We take the dot product of each row of A with each column of B. The resulting scalar is placed in the element of \(\mathbf{C}\) that is the same row (as the row in A) and column (as the column in B). So the element of \(\mathbf{C}\) at row 4 and column 2 is the dot product of the 4th row of \(\mathbf{A}\) and the 2nd column of \(\mathbf{B}\). We can write this in a formula as:

## Exercise 2: Computation corner¶

Break out the pen and paper - it’s critical to implement matrix multiplication yourself to fully understand how it works.

Let’s say we have 3 retina neurons and 2 LGN neurons. The weight matrix, \(W\), between the retina and LGN neurons is:

We are going to look at the activity at two time steps (each time step is a column). Our retina activity matrix, \(R\), is:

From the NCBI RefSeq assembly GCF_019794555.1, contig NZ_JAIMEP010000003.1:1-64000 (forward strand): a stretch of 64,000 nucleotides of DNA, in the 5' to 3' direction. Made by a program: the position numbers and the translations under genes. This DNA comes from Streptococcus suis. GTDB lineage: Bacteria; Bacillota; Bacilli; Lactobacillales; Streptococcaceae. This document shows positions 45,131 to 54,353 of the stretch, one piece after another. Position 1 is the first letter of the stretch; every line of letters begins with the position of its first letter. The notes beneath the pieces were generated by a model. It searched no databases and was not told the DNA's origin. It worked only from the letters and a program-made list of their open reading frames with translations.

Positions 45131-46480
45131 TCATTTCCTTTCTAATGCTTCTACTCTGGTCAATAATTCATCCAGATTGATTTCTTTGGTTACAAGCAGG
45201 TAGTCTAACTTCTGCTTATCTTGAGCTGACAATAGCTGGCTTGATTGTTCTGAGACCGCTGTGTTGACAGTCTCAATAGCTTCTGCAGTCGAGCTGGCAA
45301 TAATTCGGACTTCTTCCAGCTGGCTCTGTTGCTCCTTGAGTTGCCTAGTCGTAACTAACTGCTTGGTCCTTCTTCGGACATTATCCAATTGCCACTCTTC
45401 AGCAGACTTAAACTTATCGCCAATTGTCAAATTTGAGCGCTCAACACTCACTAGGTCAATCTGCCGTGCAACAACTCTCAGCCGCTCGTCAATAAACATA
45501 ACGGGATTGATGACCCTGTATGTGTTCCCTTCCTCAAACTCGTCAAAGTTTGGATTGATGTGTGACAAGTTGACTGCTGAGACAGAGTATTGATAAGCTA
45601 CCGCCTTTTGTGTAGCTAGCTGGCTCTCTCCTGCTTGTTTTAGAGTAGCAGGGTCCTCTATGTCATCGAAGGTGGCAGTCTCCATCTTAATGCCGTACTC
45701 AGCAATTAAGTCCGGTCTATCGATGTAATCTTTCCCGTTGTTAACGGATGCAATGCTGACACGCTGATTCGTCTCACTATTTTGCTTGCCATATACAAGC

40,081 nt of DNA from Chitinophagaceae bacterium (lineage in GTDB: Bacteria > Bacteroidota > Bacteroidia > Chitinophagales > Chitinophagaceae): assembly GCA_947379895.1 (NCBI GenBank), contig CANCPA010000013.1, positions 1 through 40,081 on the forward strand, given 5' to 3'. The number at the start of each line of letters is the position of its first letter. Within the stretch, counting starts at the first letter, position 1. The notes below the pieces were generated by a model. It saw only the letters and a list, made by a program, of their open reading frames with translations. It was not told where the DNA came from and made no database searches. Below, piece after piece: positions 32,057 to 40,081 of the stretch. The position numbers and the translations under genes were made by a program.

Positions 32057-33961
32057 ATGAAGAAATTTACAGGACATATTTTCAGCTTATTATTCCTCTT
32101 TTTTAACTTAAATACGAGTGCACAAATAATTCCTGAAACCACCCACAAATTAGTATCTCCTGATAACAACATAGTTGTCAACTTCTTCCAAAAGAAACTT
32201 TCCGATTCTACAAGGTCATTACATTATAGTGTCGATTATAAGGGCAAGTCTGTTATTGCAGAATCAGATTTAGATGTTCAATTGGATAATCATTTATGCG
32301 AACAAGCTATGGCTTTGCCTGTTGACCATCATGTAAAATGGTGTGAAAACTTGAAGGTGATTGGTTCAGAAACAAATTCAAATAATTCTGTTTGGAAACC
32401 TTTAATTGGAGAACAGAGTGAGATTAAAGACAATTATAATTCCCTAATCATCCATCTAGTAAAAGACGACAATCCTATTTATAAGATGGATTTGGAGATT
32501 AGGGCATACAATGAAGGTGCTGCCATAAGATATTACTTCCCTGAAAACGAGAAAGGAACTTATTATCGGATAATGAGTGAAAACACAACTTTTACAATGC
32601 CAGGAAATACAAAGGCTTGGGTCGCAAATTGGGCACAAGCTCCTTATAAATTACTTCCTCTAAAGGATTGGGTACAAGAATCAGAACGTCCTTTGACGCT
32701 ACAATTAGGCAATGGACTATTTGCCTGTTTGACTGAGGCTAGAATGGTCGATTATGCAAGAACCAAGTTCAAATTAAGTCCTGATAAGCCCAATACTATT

Please compute the LGN neural activity, \(G\), according to our linear model:

Please calculate it 1) by-hand and then 2) using code. Check that the answers match!

```
# Compute by hand first!
```

```
# Define R
R = ...
# Define W
W = ...
# Compute G
# in Python, we can use @ for matrix multiplication: matrix1 @ matrix2
G = ...
# Print values of G
print(G)
```

```
Ellipsis
```

# Summary¶

*Estimated timing of tutorial: 1 hour, 35 minutes*

In this tutorial, you have learned how to think about matrices from the perspective of solving a system of equations and as a linear transformation of space. You have learned:

Properties of a matrix, such as rank & null space

How the invertibility of matrices relates to the linear transform they enact

What eigenvalues/eigenvectors are and why they might be useful

We will be using this knowledge in many of the days in the NMA computational neuroscience course.